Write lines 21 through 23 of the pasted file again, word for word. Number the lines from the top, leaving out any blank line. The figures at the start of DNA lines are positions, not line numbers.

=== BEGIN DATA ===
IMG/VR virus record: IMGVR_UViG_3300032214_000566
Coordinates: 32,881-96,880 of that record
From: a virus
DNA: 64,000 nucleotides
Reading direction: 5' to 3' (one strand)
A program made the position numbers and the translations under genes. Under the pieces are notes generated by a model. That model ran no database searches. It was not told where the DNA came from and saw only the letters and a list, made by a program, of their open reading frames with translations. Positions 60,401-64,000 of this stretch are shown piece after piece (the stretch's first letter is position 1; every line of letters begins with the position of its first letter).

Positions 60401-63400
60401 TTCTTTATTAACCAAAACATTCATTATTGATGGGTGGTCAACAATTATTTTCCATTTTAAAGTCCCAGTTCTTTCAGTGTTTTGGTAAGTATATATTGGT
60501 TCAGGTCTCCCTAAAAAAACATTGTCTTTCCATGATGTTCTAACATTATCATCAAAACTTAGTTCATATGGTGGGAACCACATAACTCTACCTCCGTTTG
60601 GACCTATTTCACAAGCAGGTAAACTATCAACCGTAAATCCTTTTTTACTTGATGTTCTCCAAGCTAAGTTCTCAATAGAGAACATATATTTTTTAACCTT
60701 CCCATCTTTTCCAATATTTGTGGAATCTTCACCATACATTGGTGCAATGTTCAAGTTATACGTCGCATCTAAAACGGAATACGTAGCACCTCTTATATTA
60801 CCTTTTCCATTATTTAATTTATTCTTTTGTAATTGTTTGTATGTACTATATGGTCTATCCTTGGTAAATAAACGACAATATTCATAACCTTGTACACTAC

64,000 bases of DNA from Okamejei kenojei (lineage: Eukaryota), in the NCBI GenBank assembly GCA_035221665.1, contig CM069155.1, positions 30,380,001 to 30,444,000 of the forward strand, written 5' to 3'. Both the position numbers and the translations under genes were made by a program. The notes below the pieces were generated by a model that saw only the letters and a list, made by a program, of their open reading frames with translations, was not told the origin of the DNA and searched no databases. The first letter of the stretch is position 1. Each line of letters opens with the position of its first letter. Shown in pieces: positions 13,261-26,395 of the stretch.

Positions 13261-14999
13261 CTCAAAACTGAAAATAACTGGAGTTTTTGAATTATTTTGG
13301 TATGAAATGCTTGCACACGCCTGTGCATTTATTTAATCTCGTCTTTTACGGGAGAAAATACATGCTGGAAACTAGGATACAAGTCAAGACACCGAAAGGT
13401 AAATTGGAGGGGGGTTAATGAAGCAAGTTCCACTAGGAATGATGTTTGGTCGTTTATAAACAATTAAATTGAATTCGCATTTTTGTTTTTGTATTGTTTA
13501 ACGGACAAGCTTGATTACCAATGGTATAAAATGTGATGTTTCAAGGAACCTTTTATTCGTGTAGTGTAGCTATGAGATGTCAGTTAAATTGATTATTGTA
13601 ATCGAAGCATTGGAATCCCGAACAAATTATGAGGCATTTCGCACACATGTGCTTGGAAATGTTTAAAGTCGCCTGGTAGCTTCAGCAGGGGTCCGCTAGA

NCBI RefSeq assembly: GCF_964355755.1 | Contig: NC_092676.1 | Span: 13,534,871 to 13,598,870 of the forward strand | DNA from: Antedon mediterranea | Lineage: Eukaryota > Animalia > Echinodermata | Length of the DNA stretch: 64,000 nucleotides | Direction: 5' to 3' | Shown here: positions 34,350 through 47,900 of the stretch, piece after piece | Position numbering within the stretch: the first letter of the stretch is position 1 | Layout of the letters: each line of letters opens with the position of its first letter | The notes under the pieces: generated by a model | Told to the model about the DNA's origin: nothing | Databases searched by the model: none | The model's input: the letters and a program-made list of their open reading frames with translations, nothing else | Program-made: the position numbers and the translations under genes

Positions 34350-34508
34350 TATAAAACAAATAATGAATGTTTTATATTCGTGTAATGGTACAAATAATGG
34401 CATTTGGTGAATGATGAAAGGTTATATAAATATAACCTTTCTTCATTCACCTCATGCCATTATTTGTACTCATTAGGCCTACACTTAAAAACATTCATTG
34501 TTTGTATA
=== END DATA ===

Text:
Positions 34350-34508
34350 TATAAAACAAATAATGAATGTTTTATATTCGTGTAATGGTACAAATAATGG
34401 CATTTGGTGAATGATGAAAGGTTATATAAATATAACCTTTCTTCATTCACCTCATGCCATTATTTGTACTCATTAGGCCTACACTTAAAAACATTCATTG